Posts Tagged ‘sunday quickie


Rachel’s Sunday Quickie – fangirling

The challenge this week is to name your favorite recent fantasy character. Now, I’ve said before that this is an awesome time to read fantasy, and so this question was really hard for me! Who to choose? Of course, I love Sarah Monette’s deep, complex characters, but they’re a little intense and troubled for every day adoration.  I’m also crushing hardcore on Marla Mason right now (Poison Sleep is like, eating my life in delicious, awesome bites, and I’m not just saying that because Tim paid me).  What can I say, I love my kick ass ladies. 

All things considered, I think the character I love the most for themselves, and not just the world they live in, has got to be Len from China Mieville’s  Perdido Street Station. Len is a relatively minor character, but the force of her character shines out through the bit nature of her part. In a city full of weird creatures, outsiders, and freaks, she is a freak supreme, and yet, despite that, she lives her life with such ragged determination, you can’t help coming along. Len’s an artist, a sculpter, and her love of art, her need to express herself, is one of the most truthful, resounding emotions I’ve ever felt in a novel. In fact, I loved Len so much, I almost stopped reading when bad things happened and she stopped being a part of the narrative for awhile (no spoilers! read the book!). 

All the books I mentioned are awesome, and my favorite character is constantly in flux. Ask me next week and I’ll probably have a different answer. That’s the best part of being a reader! I get to have so many favorites!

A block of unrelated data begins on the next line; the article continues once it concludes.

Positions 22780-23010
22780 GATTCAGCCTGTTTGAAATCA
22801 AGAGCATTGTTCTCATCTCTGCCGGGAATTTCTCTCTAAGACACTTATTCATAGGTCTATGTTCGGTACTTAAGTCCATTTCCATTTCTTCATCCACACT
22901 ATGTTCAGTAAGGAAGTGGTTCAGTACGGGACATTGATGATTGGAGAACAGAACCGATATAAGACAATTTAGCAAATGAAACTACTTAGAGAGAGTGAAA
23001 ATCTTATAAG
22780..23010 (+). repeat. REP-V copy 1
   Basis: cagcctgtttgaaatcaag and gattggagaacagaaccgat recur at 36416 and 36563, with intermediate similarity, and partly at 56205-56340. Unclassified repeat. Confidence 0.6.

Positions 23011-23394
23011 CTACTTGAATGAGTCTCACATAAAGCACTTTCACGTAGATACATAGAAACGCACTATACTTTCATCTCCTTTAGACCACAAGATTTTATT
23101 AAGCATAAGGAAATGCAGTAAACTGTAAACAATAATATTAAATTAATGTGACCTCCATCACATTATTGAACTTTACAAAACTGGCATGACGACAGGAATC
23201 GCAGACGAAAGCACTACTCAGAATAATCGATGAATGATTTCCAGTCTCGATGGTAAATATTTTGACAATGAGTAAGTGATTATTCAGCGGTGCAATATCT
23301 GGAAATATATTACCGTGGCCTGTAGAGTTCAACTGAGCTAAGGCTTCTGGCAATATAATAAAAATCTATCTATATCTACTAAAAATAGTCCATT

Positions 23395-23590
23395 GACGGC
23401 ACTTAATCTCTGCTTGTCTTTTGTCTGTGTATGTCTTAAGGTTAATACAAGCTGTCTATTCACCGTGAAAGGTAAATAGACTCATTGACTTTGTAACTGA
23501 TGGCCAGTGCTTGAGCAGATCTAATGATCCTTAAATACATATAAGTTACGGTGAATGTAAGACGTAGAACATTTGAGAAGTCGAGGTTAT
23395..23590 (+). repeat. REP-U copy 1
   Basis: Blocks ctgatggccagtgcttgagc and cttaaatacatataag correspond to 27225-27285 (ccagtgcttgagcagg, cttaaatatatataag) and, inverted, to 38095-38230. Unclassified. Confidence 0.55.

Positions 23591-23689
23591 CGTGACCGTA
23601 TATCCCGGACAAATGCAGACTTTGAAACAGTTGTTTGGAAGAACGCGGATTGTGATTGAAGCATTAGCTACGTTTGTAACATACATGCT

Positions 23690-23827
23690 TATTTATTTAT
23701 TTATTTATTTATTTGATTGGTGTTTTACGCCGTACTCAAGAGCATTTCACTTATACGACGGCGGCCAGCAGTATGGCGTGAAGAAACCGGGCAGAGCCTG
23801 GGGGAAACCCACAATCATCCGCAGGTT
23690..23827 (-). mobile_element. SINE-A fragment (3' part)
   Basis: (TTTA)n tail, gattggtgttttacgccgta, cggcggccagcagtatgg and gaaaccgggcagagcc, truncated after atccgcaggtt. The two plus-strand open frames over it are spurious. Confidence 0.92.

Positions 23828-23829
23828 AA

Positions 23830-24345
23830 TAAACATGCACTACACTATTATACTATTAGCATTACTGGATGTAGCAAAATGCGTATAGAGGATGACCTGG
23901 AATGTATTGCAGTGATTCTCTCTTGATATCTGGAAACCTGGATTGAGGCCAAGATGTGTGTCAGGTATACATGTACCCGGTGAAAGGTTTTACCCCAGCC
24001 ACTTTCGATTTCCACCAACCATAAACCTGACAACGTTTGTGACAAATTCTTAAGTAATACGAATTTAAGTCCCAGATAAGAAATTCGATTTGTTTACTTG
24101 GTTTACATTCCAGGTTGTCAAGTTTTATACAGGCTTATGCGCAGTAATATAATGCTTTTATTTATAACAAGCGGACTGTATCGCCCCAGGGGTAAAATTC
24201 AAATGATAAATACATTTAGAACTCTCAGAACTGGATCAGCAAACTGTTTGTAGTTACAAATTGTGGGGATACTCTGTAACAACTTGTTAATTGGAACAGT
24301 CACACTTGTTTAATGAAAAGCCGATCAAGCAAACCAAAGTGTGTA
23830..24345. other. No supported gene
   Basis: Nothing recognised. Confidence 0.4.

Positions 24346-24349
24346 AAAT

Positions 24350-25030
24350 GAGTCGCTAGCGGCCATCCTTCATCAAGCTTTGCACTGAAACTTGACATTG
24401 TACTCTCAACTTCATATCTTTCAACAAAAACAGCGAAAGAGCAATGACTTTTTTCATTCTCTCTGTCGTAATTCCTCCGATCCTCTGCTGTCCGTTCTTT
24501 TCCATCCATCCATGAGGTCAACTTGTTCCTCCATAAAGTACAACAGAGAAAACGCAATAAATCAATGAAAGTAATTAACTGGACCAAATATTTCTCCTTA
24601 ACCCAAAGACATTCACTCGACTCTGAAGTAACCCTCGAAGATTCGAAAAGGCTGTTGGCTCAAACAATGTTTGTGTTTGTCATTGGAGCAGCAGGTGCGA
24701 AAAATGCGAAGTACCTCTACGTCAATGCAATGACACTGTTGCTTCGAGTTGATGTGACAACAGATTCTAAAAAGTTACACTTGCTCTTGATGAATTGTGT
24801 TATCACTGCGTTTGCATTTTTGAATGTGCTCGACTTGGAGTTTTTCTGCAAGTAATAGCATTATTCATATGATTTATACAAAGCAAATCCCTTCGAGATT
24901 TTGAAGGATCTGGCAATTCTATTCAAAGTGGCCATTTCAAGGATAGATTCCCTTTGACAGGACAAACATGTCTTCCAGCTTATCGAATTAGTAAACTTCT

Rachel’s sunday quickie: your momma don’t work here

So the topic for this Sunday is whether or not I agree with the following: “Authors are like parents to their characters.”

The short answer is no, yuck.

The long answer is a bit more complicated.  I can certainly see where the comparison comes from. Authors do give characters life. We give them eye colors and curly hair and a nose that’s not perhaps what they would like. But unlike biological motherhood, we also give them personalities, flaws, histories, bad love affairs, and secrets, which takes way more work than just handing over a chromosome.

Even beyond that, though I think Sarah Monette had it right when she said that her relationship with her characters was anything but motherly.  I’ve never been a mother, but I’m pretty sure if I treated (or even thought about) my children the way I treat my characters, defax would be knocking on my door. It’s a mother’s job to encourage her children, to support them and help them as they grow. A writer, however, must stomp on her characters mercilessly. I never let them take the easy way out, I never cut them any slack, and every night is off to bed without supper, that is if I let them sleep at all. (I have a really awful habit of never feeding my characters, or letting them sleep, or pee.)

If I did treat my characters as my children, I think it would kill my book. For me, at least, the author is less like a mother and more like an incompetent and mysterious God who keeps changing the past when things turn out wrong. She is also cruel, capricious, and prone to plucking people out of the world without notice. With a mother like her, who needs enemies?


Greg’s Sunday quickie – soundtrack to writing

Since I do a lot of writing in coffee joints, I get a soundtrack, whether I want one or not. And since I’m not going to necessarily like the soundtrack provided, headphones are a crucial component of my mobile writing kit. Usually I just set the playlist on my laptop to random, which means every other song is by Rush.